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Roma Heroes Project 2018 Empowerment and Raising Awareness Through Contemporary Drama

Strengthening the impact of the first Roma Heroes project, the Foundation continued to support the second edition of the Roma Heroes Programme.

The Second Roma Heroes Storytelling Festival took place in May 2018 and it contributed to even more visibility of the values of Roma dramas and heroes. Eight new plays from seven countries were translated, performed, recorded and added to the existing educational material.

Emília Lovas (Hungary): Chameleongirl
- Studio focus scenes
- Interview with the lead actress, Emilia Lovas
- Interview with the director, Tamás Szegedi
Alex Fifea (Romania): You Didn’t See Anything!
- Studio focus scenes
- Personal interview
Nataliya Tsekova (Bulgaria): Gypsy Wheels
- Studio focus scenes
- Personal interview
Sonia Carmona Tapia (Spain): Profound Dignity
- Studio focus scenes
- Personal interview
Sebastian Spinella (Italy): Children of the Wind
- Studio focus scenes
- Personal Interview
Franciska Farkas (Hungary): Letter to Brad Pitt
- Studio focus scenes
- Personal interview
Michael Collins (Ireland): It’s a cultural thing. Or is it?
- Studio focus scenes
- Personal Interview
Richard O’Neill (UK): Today’s lesson
- Studio focus scenes
- Interview from the previous festival in 2017.

In 2018, the Roma Heroes workshops were run in 9 different cities, at 13 different host organisations, with a total 202 youngsters. Satisfaction rate was high: 94% of youngsters stated that they found the workshop interesting and 87% stated that they learnt many new things. The qualitative part of the evaluations highlighted the workshop’s contribution to awareness raising, changes in attitudes towards minorities and an increased will to become an active citizen. In addition to the workshops, 4 university seminars were held - at ELTE Institute for Art Theory and Media Studies, ELTE, TáTK, Cultural Anthropology Department, Pázmány Péter University, Film studies, Kepes György Special College Art and Culture Studies Department in Eger - introducing and deepening the topic in the formal education sector.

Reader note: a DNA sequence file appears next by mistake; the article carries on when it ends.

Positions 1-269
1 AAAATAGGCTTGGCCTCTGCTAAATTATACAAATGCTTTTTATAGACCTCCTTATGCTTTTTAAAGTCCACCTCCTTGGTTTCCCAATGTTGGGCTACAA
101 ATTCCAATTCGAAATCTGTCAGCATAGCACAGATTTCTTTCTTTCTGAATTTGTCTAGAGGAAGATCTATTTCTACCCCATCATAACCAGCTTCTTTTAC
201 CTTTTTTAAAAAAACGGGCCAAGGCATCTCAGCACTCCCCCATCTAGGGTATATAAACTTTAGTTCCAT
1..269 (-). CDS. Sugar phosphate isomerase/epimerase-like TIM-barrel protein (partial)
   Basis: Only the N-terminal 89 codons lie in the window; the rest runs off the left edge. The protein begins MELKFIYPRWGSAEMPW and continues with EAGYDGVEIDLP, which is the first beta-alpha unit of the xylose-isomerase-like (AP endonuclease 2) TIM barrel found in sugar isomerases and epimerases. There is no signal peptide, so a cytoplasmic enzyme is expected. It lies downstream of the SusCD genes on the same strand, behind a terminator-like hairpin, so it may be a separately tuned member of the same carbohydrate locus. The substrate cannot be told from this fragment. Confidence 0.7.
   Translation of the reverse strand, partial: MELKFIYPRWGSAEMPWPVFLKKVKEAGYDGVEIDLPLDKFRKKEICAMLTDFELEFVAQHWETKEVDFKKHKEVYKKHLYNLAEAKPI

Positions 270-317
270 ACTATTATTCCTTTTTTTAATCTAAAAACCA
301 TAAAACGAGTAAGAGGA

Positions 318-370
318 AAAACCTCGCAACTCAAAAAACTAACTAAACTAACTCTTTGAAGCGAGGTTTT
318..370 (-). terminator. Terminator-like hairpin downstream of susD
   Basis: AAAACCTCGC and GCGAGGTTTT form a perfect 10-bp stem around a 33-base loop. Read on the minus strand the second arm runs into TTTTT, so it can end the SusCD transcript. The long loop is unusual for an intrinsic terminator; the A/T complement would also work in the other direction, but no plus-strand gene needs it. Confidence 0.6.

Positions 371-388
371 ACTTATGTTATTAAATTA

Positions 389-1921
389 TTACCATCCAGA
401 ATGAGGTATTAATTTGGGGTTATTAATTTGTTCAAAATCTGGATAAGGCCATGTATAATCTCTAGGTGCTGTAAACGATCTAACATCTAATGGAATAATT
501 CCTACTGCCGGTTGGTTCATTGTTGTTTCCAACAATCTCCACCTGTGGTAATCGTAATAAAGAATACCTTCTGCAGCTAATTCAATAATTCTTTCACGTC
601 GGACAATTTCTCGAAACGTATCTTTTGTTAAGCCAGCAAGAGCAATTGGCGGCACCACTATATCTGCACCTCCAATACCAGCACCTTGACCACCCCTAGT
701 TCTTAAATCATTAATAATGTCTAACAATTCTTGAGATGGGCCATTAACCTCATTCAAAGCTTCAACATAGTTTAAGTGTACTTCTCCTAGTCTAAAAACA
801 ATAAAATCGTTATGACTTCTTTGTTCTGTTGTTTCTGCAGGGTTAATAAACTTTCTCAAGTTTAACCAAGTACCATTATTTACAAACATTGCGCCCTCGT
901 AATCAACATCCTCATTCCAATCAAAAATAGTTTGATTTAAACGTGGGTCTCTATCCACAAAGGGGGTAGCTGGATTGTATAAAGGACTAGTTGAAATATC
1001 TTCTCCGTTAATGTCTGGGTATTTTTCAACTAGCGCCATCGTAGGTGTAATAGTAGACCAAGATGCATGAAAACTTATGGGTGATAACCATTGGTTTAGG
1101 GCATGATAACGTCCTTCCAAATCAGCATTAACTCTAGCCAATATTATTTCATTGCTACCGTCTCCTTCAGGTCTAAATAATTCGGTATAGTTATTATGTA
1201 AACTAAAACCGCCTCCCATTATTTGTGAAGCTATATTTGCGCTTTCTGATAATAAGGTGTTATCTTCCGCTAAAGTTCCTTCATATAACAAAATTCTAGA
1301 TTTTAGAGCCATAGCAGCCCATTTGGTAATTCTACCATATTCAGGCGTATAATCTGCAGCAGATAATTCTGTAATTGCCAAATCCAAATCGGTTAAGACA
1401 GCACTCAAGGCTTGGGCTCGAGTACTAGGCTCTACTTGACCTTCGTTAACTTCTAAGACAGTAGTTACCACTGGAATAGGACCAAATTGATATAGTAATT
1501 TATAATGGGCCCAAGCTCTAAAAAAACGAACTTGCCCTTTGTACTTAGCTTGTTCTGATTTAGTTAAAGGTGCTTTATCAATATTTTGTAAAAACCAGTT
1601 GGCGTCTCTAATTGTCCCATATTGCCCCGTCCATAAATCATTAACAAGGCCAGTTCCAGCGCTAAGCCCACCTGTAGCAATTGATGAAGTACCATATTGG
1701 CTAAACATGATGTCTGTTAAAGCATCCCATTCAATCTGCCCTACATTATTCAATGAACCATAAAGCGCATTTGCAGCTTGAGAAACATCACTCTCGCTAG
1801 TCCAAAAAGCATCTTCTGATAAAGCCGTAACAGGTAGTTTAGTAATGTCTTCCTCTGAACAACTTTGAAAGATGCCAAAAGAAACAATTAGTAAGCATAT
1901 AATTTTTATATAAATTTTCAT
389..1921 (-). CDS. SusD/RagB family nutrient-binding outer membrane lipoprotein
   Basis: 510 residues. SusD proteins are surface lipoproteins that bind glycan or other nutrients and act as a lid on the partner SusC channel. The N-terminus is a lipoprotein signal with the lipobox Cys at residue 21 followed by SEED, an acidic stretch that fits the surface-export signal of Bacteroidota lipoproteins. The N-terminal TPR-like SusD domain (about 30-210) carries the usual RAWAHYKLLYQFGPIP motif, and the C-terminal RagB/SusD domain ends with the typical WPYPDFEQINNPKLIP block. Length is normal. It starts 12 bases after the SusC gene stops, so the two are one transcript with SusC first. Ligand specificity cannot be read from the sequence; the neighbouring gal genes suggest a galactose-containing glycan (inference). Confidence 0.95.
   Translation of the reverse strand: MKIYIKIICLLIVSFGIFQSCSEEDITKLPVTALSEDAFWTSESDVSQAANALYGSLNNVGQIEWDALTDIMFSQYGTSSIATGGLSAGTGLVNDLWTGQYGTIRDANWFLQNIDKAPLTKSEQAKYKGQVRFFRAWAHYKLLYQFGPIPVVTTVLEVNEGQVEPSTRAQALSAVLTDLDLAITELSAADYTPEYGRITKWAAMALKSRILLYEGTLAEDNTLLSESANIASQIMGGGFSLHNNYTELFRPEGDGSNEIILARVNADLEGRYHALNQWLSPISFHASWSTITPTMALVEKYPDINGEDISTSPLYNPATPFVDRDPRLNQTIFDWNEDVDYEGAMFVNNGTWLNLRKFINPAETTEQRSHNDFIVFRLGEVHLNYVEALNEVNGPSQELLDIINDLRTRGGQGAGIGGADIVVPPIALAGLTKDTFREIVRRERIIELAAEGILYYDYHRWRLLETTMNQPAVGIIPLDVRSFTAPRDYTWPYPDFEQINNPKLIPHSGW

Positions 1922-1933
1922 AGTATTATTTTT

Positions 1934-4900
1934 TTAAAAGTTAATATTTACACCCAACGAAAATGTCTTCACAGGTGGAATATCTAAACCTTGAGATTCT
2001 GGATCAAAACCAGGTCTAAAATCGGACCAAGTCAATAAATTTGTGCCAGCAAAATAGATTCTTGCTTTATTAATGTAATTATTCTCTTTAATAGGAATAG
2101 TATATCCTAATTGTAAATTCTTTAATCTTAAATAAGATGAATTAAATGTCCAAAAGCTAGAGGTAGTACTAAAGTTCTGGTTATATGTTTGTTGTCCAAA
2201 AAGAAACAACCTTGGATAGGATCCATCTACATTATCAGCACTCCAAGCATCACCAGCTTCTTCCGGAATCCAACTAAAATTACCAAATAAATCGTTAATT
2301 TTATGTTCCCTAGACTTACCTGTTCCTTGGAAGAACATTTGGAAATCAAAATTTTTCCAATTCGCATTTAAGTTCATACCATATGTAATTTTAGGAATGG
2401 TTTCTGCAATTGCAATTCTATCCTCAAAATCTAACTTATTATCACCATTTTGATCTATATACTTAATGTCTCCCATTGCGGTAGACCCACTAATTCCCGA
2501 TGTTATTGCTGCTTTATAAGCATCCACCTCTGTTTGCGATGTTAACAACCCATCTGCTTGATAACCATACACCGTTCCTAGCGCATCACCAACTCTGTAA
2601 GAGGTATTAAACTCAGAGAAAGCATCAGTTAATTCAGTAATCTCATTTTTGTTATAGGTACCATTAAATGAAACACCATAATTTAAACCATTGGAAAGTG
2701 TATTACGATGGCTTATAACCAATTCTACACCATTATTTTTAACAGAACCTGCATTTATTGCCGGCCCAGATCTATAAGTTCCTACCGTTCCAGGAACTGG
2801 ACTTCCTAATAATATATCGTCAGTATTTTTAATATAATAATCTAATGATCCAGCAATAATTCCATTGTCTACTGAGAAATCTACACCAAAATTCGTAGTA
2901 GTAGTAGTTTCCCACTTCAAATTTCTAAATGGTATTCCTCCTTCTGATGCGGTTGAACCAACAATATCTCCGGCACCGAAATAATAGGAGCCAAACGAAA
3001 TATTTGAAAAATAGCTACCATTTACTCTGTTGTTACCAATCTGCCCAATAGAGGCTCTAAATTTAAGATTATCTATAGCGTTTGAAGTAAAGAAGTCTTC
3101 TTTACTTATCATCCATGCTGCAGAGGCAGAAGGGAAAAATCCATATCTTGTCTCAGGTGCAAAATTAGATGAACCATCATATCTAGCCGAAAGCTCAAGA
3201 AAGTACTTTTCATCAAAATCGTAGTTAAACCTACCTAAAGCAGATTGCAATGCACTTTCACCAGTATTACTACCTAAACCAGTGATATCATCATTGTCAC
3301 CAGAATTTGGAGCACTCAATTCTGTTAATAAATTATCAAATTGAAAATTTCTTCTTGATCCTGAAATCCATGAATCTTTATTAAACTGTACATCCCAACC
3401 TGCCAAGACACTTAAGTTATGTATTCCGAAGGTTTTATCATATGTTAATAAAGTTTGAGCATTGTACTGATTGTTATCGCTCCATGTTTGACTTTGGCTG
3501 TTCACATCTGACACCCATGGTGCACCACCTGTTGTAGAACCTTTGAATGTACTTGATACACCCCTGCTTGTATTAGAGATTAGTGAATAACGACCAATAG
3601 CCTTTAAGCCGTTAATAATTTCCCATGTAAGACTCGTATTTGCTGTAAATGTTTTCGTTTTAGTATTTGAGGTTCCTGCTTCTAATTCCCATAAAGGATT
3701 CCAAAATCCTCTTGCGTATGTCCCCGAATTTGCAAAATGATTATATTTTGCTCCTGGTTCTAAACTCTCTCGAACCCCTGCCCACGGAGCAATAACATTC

Moreover, all participants continued to make active use of the Roma Heroes Blog, which has become more and more community-based and community-led containing dozens of stories about everyday heroes of the participants. Thousands of people were reached by the blog entries.

Last but not least, Independent Theatre successfully bid for an ERASMUS+ tender making it possible to deliver the methodology across Europe in partnership with like-minded organisations, some of whom presented their art work at the previous Roma Storytelling Festivals.